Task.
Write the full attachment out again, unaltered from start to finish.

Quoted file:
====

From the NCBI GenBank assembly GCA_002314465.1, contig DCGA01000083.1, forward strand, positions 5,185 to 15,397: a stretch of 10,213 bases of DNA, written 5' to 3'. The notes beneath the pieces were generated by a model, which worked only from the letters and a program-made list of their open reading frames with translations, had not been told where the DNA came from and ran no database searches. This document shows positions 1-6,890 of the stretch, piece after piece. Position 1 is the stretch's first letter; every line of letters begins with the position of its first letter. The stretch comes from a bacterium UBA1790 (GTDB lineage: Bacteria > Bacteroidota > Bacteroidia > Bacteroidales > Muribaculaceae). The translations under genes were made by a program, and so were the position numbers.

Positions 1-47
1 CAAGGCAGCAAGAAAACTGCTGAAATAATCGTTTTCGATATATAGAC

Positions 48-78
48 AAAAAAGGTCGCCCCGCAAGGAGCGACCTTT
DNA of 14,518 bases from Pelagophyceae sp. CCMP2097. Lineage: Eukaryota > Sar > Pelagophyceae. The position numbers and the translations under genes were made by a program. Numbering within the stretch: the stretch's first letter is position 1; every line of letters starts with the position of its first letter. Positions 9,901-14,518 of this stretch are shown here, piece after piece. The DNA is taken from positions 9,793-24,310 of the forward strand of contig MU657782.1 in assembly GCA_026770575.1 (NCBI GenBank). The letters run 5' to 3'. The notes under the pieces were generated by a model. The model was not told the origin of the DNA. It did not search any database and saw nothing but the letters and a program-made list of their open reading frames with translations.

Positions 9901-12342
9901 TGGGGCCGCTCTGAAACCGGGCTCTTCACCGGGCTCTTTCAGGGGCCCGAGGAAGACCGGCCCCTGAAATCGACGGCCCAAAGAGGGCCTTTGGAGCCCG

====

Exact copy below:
From the NCBI GenBank assembly GCA_002314465.1, contig DCGA01000083.1, forward strand, positions 5,185 to 15,397: a stretch of 10,213 bases of DNA, written 5' to 3'. The notes beneath the pieces were generated by a model, which worked only from the letters and a program-made list of their open reading frames with translations, had not been told where the DNA came from and ran no database searches. This document shows positions 1-6,890 of the stretch, piece after piece. Position 1 is the stretch's first letter; every line of letters begins with the position of its first letter. The stretch comes from a bacterium UBA1790 (GTDB lineage: Bacteria > Bacteroidota > Bacteroidia > Bacteroidales > Muribaculaceae). The translations under genes were made by a program, and so were the position numbers.

Positions 1-47
1 CAAGGCAGCAAGAAAACTGCTGAAATAATCGTTTTCGATATATAGAC

Positions 48-78
48 AAAAAAGGTCGCCCCGCAAGGAGCGACCTTT
DNA of 14,518 bases from Pelagophyceae sp. CCMP2097. Lineage: Eukaryota > Sar > Pelagophyceae. The position numbers and the translations under genes were made by a program. Numbering within the stretch: the stretch's first letter is position 1; every line of letters starts with the position of its first letter. Positions 9,901-14,518 of this stretch are shown here, piece after piece. The DNA is taken from positions 9,793-24,310 of the forward strand of contig MU657782.1 in assembly GCA_026770575.1 (NCBI GenBank). The letters run 5' to 3'. The notes under the pieces were generated by a model. The model was not told the origin of the DNA. It did not search any database and saw nothing but the letters and a program-made list of their open reading frames with translations.

Positions 9901-12342
9901 TGGGGCCGCTCTGAAACCGGGCTCTTCACCGGGCTCTTTCAGGGGCCCGAGGAAGACCGGCCCCTGAAATCGACGGCCCAAAGAGGGCCTTTGGAGCCCG